But if employment growth has been accelerating, why hasn’t unemployment started falling earlier?
The chart below looks are difference between total employment growth and the growth in the labour force. Where that difference is below zero (chart below), it means that the labour force is growing faster than employment – when this happens, unemployment grows.
The month of March was the first time since Jan 2012 where employment growth was higher than growth in the labour force. The difference equals the decline in unemployed persons.
Source: ABS, The Macroeconomic Project
The reason why unemployment hasn’t started to improve earlier, is that there has been an improving rate of participation, for males at least, over the last 5 months.
The growth in the labour force can be broken down in two ways. The first is by looking at the changes in employment and unemployment. The second is by looking at changes in the working age population and the participation rate. The chart below measures the monthly change in the labour force by looking at population and participation changes (the stacked bars). The line represents the monthly change in total employed persons.
This highlights that while employment growth has been accelerating since July 2014, so has growth in the labour force. BUT, the population element (blue bars) started to slow in Jan ’15 while the growth in the labour force came from an increase in participation.
Source: ABS, The Macroeconomic Project
The last bar in the chart above for March 2015, shows that employment growth was higher than the growth in the labour force. Unfortunately, the subsequent decline in total unemployed persons appears to be due to a slower rate of growth in what population growth is adding to the labour force, rather than a continued acceleration in employment growth.
Improving participation of Males
But it’s still a good news story if participation is improving. One of the hallmarks of the labour market over the last few years has been the declining labour force participation rate. This is a key measure of labour supply – how many people are looking for work or are employed. A declining participation rate has implications for economic output, spending and government tax receipts. It can be an indicator of poor market conditions – reflecting a growing proportion of ‘discouraged workers’. It can also be a structural issue, as is the case facing many countries where populations are ageing. It’s difficult to ascertain the exact reason why workers drop out of the labour force, but you can at least highlight the demographic structural change. Read more here.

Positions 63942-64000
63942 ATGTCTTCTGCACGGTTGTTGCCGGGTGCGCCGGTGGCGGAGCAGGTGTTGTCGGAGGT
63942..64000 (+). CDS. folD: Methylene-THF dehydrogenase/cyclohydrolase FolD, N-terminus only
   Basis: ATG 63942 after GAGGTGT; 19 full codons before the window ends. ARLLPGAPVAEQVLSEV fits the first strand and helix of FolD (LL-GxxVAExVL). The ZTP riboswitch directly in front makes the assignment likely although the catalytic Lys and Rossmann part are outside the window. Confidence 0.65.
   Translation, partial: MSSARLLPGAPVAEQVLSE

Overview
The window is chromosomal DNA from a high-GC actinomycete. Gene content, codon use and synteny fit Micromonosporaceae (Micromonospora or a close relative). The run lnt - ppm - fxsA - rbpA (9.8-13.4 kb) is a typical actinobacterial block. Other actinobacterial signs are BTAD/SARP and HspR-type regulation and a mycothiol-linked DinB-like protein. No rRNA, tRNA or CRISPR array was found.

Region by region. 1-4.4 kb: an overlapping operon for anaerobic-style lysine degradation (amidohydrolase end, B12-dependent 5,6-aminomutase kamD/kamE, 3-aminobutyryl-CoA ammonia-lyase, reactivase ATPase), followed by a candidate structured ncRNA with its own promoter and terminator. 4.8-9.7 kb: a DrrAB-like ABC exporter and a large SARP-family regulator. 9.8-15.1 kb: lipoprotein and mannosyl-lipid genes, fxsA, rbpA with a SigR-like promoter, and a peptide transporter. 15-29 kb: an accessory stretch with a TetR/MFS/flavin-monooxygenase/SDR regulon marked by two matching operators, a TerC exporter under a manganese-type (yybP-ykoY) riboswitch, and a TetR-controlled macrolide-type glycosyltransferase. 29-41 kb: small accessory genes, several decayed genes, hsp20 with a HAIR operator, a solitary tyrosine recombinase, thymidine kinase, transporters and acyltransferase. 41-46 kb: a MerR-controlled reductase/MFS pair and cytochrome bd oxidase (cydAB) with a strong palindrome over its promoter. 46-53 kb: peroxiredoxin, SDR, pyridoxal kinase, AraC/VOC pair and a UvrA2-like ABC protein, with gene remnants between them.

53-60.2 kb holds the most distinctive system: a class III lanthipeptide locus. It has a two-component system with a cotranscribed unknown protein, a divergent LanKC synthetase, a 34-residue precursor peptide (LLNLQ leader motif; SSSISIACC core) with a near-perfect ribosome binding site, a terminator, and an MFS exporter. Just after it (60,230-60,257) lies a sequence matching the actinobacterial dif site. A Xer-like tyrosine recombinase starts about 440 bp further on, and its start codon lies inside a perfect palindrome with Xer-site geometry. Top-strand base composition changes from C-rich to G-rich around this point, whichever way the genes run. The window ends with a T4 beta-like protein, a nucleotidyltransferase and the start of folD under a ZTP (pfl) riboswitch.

Of the 231k annual growth in the size of the labour force at March, 30k was due to an increase in participation. This was due to an improving level of male participation:-
Source: ABS, The Macroeconomic Project
The labour force participation rate has been steadily improving for males, but is still well below the pre-GFC peak.
The March labour market report shows promising improvement in employment conditions in Australia, especially over the last five months. With most metrics moving in the right direction, the question is whether this momentum can be sustained. Even though employment growth has improved, it needs to continue to accelerate. This will help to resolve two major issues that have plagued the labour markets – falling participation and persistently high unemployment. The question is, where will the stimulus come from to drive this acceleration in employment growth? Lower petrol prices over the last few quarters of 2014 have no doubt provided some boost to consumer spending. But further interest rate cuts will possibly provide relief for more indebted households, rather than provide any real stimulus to non-mining investment. The economy continues to face many headwinds – falling commodity prices, the full impact of the fall in mining investment and slowing credit growth. These are likely to weigh further on economic and employment growth.